If you've been noticing the part in your hair is expanding or that your ponytail is shrinking, thinning might be the reason. As we get older, the diameter of the hair shaft decreases. According to Zoe Draelos, M.D., Clinical Associate Professor of Dermatology at Wake Forest University School of Medicine, reports that the same number of hair follicles exist, however thinner individual strands make it appear as if there is less volume.
We've all seen the advertisements to treat balding and hair loss in men, but what about women? As many as two-thirds of all women experience hair loss at some point in their lives. Usually, thinning or loss of hair in women does not result in baldness. But, hair loss in women strikes at the core of self-esteem and how we feel about ourselves.
When faced with thinning hair, some women try to camouflage it with different hairstyles, teasing or shampoo formulas to make hair grow or appear thicker. Teasing hair (back combing the hair to fluff it up) does help to conceal thin spots, but the higher the hair is pulled up, the easier it is to see through the hair. Shampoo formulas for hair loss can help, somewhat by aiding hair strands to expand and add more hair volume.
Some women decide to hide hair loss by wearing a wig. Wigs are available in various lengths and colors, but can be most uncomfortable. Wigs do not fare well with swimming, wind or rainy days. Of course, some women choose hairpieces, that are attached to a headband, barrette or clip. These are a quick and temporary fix to make it appear that you have thick hair.
Some beauty shops can braid strands of hair in tiny plats at the hair roots that add volume. These attachments can be left in, shampooed and styled, but will need to be removed and replaced, usually, on a monthly basis.
Hair transplants or plugs offer the most natural appearance for a full head of hair. Hair transplants (plugs of hair) are inserted beneath the scalp skin, but the techniques are expensive and can be uncomfortable.
Thinning Top Hair
If your hair is beginning to thin on the top, you can help ease the strain by stop shampooing in the shower. Water pounding on the top of your head can add additional stress and increase hair loss. Instead, try leaning forward and wash your hair in a sink to avoid continued pressure on the top of the scalp. Use a volumizing shampoo and massage the top of the scalp instead of scrubbing the hair with fingernails.
Can Estrogen Help?
Although oral and topical estrogens can be prescribed by physicians to treat hair loss in women, there are no studies to support the use of estrogen for hair growth.
Dr. Vera H. Price, a researcher in hair loss and treatments, reports two common types of hair loss -- androgenetic alopecia and alopecia areata. She also warns women who take oral contraceptives to treat hair loss should be careful to select a treatment with little or no androgenic activity, such as nongestimate or ethynodial diacetate. Additionally, women with androgenetic apolopecia should not use testosterone and androgen precursors such as DHEA.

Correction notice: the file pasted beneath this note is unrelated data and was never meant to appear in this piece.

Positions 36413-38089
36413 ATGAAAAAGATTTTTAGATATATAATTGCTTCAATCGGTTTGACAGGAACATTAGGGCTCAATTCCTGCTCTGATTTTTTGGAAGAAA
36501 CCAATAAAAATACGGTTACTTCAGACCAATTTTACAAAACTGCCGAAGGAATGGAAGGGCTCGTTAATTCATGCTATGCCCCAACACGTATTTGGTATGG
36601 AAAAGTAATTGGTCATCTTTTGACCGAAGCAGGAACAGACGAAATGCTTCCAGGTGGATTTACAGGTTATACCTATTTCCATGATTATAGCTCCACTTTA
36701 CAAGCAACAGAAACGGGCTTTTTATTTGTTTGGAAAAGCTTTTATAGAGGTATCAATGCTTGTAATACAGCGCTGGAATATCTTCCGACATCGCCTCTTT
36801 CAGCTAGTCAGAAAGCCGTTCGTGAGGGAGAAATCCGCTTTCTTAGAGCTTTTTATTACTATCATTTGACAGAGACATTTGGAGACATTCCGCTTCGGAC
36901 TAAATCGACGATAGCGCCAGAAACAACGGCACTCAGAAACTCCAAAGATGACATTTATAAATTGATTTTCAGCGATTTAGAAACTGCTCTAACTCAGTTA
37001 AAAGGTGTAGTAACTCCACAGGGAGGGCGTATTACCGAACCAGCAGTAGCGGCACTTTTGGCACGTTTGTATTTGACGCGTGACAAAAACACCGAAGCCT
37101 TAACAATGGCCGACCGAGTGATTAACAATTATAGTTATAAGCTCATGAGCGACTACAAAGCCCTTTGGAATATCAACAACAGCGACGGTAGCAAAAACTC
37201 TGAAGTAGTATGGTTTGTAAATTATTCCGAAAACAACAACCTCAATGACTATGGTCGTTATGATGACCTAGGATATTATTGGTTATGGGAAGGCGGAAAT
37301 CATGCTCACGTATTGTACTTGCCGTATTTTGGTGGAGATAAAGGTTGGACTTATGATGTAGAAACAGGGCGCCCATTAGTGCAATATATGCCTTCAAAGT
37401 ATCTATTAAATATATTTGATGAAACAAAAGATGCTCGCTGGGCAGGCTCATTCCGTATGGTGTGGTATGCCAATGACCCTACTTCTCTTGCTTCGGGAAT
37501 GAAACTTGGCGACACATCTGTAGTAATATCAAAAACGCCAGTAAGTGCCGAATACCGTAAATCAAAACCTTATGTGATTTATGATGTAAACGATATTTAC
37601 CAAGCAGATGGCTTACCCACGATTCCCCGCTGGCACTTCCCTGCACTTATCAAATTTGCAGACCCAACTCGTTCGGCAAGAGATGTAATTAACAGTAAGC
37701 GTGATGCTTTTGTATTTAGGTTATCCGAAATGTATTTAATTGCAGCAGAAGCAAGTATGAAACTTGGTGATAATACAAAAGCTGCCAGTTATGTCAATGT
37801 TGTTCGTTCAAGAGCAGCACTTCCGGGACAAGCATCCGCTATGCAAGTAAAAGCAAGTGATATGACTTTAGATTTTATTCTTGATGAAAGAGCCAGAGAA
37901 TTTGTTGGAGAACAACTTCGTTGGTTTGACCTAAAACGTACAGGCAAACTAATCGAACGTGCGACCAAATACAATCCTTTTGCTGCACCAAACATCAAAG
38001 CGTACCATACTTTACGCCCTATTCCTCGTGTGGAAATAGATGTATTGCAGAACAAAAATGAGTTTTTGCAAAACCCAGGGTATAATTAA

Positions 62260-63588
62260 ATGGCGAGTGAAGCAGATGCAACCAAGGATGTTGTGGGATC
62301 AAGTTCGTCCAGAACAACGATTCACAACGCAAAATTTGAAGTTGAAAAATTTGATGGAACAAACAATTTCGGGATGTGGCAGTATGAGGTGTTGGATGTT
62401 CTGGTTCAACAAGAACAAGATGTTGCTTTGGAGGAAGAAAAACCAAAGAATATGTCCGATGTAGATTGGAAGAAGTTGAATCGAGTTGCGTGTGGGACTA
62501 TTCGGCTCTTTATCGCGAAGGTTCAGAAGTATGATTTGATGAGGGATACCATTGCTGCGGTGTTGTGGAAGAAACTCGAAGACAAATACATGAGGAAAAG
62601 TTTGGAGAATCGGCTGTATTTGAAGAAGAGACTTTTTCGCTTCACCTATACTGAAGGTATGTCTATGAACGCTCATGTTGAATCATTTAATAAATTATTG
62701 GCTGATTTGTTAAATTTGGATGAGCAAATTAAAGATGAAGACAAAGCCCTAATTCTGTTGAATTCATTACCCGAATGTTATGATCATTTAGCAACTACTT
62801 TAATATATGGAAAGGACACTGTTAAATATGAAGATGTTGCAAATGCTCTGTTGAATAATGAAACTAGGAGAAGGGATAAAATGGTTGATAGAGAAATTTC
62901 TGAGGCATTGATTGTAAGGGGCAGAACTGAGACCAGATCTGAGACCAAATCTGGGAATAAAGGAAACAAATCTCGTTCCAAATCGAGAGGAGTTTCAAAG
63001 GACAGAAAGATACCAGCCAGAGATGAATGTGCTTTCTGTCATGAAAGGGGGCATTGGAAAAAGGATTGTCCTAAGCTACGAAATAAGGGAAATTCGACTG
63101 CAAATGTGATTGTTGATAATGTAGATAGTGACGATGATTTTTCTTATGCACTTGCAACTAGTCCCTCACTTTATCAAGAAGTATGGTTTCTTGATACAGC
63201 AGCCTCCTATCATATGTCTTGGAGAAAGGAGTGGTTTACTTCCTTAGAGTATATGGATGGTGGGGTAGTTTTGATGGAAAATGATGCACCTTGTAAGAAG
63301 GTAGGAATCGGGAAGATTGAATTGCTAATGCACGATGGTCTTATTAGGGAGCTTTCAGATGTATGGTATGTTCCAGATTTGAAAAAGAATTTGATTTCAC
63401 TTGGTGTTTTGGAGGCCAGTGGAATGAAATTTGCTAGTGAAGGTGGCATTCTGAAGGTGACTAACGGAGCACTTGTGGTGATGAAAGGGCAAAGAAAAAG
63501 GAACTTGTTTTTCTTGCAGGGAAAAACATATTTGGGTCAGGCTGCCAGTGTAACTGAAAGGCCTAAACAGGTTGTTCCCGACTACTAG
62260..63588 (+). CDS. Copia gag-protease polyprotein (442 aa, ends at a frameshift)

Dr. Price, examined hair loss and treatments for the two most common types of hair loss -- androgenetic alopecia shrinking of hair follicles) and alopecia areata (hair loss in circumscribed noninflammatory patches), warns that women who choose to use oral contraceptives to treat hair loss should take care to select one with little or no androgenic activity, such as norgestimate or ethynodiol diacetate. She also warns that women with androgenetic aplopecia should not use testosterone or androgen precursors such as DHEA.
What is Alopecia Areata?
Alopecia areata is an immune disease that affects about 2 percent of the U.S. population. Hair loss appears in various degrees of severity, from small, round hair loss patches that regrow without medical treatment, to chronic hair loss that can involve hair loss on the scalp or body. Men and women can be affected by this type of hair loss and it can happen at any age, although usually it occurs mostly in children or young adults.
Treatment for alopecia areata included therapies such as glucocorticoids, topical immunotherapy, anthralin, or biologic-response modifiers (such as Minoxidil). The kind of treatment depends on your age and the extent of hair loss. Less severe cases often have greater improvement successes, but 100% of hair restoration does not happen.
What is Androgenetic Alopecia?
This type of hair loss is commen in men and is known as male-pattern baldness. Hair loss begins at the front of the scalp and recedes backward over time, as the hair in the center of the scalp thins and falls out. In women, this type of hair loss results in uniform hair thinning.
Hair Loss Myths and Facts:
Myth: Hair loss is inherited from your father. Fact: Genes are a factor, and androgenetic aplopecia is genetically-linked hair thinning.
Myth: Female pattern hair loss causes abnormal bleeding. Fact: Menstruation is not affected, but hair loss does typically begin between the ages of 12 and 40.
Myth: Teasing, altering hair color, daily shampooing increases hair loss. Fact: Normal hair care does not affect hair loss.
What Can I Do?
* Begin by using a volumizing shampoo that includes ingredients like rice or wheat proteins, as these thicken hair strands.
* Trash the stiff, maximum-hold hairsprays. These types of hairsprays can fracture hair shafts when brushing.
* Avoid too-tight ponytails and hair teasing. And, never use a rubber band to tie up your hair, as they promote hair breakage!
* Avoid over dying and perming your hair. Dye and perming solutions penetrate thinning hair more rapidally causing irreversible damage.